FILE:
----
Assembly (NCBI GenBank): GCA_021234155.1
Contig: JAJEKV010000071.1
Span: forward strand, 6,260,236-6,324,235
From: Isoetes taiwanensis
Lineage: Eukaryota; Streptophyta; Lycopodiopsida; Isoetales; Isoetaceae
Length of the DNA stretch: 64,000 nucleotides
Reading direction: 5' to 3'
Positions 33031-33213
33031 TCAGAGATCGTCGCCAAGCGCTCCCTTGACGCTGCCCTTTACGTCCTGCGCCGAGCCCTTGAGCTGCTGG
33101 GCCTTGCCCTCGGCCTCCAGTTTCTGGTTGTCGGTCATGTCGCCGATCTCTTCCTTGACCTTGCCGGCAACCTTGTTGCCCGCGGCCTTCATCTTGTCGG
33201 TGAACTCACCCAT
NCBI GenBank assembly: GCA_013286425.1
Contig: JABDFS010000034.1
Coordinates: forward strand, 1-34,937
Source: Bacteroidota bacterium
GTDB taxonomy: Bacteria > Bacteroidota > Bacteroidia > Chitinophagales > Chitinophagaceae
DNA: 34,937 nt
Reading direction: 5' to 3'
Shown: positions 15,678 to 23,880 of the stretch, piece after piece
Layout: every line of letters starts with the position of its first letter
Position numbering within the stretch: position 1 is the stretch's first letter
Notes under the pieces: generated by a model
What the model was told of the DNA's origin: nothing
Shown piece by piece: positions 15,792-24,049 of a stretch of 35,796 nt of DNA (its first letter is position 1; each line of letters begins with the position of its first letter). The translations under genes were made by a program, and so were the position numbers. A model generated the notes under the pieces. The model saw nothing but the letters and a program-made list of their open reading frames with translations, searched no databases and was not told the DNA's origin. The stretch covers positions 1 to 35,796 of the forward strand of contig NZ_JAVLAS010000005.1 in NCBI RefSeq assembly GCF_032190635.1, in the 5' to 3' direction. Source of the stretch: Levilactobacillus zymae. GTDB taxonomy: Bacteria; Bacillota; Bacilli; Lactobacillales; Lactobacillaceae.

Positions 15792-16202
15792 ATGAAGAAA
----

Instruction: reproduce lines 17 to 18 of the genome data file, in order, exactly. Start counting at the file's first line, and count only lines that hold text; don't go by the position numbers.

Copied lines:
DNA: 34,937 nt
Reading direction: 5' to 3'